• Tucson, Ariz.


Regarding Debito Arudou’s Nov. 3 article “Demography vs. demagoguery: when politics, science collide“: Arudou’s comments remind me of . . . . the recent phenomenon of “plant-eating men” — those who prefer a “metro-sexual” lifestyle of fashion and hobbies over pursuit of a girlfriend.

To me this is a symptom of a larger problem: the lack of affection/passion between Japanese people and a fear of pursuing romantic relations. I know the stereotype is that Japanese are not particularly passionate, but a recent conversation between my Japanese wife and several of her friends in Japan illustrates my point. The ladies were discussing their sex lives when my wife pointed out that she and I still enjoyed each other’s company regularly.

This shocked her friends, who replied that “sex is really only for having children.” Each one indicated that the last time she had had sex was to conceive her last child — in one instance, six years previously! My wife couldn’t believe this and when she returned to her parents’ home, she asked her hip young sister-in-law about it. Imagine her surprise when her sister-in-law told her the same thing.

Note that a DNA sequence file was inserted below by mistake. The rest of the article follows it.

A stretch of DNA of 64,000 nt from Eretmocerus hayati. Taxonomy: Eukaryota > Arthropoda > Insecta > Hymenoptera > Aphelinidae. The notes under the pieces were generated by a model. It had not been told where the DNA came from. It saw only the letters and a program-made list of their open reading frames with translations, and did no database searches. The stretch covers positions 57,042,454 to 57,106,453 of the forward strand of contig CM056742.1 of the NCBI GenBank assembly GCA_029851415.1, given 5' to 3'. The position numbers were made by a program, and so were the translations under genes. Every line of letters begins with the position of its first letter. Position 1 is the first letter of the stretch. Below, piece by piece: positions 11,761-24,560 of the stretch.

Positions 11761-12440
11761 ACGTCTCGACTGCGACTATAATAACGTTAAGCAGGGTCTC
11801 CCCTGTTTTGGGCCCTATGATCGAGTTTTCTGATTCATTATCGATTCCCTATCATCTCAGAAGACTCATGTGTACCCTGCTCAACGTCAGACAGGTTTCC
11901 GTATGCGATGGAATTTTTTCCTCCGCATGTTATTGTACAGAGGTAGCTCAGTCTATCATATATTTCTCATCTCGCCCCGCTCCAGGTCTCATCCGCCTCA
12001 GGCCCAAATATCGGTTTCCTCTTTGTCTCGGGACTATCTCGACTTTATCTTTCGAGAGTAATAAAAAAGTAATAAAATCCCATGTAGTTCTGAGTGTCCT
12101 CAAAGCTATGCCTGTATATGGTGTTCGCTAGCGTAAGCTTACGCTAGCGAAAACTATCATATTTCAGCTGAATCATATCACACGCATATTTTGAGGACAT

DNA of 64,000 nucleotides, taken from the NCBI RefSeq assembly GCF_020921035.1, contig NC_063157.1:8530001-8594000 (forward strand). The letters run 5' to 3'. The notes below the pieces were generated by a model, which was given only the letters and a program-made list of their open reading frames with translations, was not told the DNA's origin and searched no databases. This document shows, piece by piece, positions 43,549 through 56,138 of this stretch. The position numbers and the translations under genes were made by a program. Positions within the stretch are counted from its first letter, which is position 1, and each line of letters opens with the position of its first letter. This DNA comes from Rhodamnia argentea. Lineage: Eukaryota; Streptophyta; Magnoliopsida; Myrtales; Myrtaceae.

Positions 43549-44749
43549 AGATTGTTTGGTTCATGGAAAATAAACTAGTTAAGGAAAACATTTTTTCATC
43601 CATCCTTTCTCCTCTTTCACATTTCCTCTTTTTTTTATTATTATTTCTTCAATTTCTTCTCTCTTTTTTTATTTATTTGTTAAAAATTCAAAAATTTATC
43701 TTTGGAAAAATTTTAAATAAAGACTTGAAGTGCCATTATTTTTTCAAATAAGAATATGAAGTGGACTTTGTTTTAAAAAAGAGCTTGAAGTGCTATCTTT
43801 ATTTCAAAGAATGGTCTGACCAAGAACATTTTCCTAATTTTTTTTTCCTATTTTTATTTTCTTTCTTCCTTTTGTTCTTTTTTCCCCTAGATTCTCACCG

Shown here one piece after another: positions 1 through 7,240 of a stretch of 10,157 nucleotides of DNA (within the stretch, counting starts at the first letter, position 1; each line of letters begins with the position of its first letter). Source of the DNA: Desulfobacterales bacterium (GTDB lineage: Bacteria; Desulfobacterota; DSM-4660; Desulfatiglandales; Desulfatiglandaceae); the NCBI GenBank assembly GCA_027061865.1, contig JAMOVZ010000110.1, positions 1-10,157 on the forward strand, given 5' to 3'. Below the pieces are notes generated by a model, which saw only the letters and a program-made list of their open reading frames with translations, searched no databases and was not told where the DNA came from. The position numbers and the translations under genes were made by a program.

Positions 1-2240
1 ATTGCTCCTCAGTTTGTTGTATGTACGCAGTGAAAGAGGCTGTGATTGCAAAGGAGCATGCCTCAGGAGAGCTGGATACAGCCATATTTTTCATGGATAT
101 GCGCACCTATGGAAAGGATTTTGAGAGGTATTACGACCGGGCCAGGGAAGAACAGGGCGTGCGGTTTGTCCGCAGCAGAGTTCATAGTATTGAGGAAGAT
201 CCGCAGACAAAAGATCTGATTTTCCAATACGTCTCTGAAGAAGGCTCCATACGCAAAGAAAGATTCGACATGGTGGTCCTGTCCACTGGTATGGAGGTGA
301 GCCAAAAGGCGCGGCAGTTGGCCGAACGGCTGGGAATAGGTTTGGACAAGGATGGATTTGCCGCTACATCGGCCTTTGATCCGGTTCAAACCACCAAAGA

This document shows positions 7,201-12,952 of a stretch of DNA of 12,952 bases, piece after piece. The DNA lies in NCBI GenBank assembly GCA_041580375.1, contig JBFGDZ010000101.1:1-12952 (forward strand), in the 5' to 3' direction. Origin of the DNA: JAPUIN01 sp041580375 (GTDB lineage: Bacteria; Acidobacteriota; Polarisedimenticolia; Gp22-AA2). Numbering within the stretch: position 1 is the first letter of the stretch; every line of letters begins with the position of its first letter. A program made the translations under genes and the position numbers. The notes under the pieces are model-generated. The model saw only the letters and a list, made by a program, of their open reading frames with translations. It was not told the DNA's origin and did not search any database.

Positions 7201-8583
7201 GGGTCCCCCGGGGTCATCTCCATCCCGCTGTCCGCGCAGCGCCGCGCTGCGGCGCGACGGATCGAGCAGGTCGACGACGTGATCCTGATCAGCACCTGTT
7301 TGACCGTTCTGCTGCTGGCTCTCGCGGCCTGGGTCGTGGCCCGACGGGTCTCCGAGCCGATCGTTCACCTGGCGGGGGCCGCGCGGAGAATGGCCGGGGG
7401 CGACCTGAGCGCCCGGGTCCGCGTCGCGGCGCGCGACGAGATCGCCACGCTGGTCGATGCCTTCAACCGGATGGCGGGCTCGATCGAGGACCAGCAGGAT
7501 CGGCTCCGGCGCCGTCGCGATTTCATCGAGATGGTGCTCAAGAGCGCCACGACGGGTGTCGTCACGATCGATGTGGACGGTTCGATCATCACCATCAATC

To me this indicates a serious psychological problem. Is it fear of rejection or a fear of affection that drives this move away from coupling, in both the social and physical sense? Is there something in the media or the education curriculum that has pushed this rejection of the pursuit of romance?

Ultimately, there is a solution on the horizon as suggested in a recent article in The Japan Times by Kaori Shoji. She laments that among a recent gathering of friends there was not a single “red-blooded Japanese male,” as all of her friends had foreign spouses or boyfriends.

Despite government restrictions on immigration, if Japanese men are unwilling to step up to the plate, foreign men will, and they will marry into Japanese society. Further, it seems that those of us who do marry into Japanese society are more likely to reproduce. Will this solve Japan’s demographic woes? Probably not. But it does create an avenue for immigration that the government will be hard pressed to shut down and that could balance Japan’s demographics in the long run.

james guthrie

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